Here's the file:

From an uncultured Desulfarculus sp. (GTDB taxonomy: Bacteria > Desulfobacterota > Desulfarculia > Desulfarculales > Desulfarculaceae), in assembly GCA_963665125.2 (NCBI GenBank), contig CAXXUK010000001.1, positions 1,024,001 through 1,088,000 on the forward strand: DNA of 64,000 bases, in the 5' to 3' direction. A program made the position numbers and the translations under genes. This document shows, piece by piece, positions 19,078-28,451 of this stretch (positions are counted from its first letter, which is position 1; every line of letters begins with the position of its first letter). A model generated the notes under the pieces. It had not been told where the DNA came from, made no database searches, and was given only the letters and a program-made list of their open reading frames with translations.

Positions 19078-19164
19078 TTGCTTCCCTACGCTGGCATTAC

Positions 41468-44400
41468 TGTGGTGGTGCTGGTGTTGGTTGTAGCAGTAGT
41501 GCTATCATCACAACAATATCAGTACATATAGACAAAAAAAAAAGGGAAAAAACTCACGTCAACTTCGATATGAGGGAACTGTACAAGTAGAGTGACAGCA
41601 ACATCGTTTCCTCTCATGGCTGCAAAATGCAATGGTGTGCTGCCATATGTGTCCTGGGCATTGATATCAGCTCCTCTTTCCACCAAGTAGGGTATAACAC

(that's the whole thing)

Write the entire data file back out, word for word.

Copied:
From an uncultured Desulfarculus sp. (GTDB taxonomy: Bacteria > Desulfobacterota > Desulfarculia > Desulfarculales > Desulfarculaceae), in assembly GCA_963665125.2 (NCBI GenBank), contig CAXXUK010000001.1, positions 1,024,001 through 1,088,000 on the forward strand: DNA of 64,000 bases, in the 5' to 3' direction. A program made the position numbers and the translations under genes. This document shows, piece by piece, positions 19,078-28,451 of this stretch (positions are counted from its first letter, which is position 1; every line of letters begins with the position of its first letter). A model generated the notes under the pieces. It had not been told where the DNA came from, made no database searches, and was given only the letters and a program-made list of their open reading frames with translations.

Positions 19078-19164
19078 TTGCTTCCCTACGCTGGCATTAC

Positions 41468-44400
41468 TGTGGTGGTGCTGGTGTTGGTTGTAGCAGTAGT
41501 GCTATCATCACAACAATATCAGTACATATAGACAAAAAAAAAAGGGAAAAAACTCACGTCAACTTCGATATGAGGGAACTGTACAAGTAGAGTGACAGCA
41601 ACATCGTTTCCTCTCATGGCTGCAAAATGCAATGGTGTGCTGCCATATGTGTCCTGGGCATTGATATCAGCTCCTCTTTCCACCAAGTAGGGTATAACAC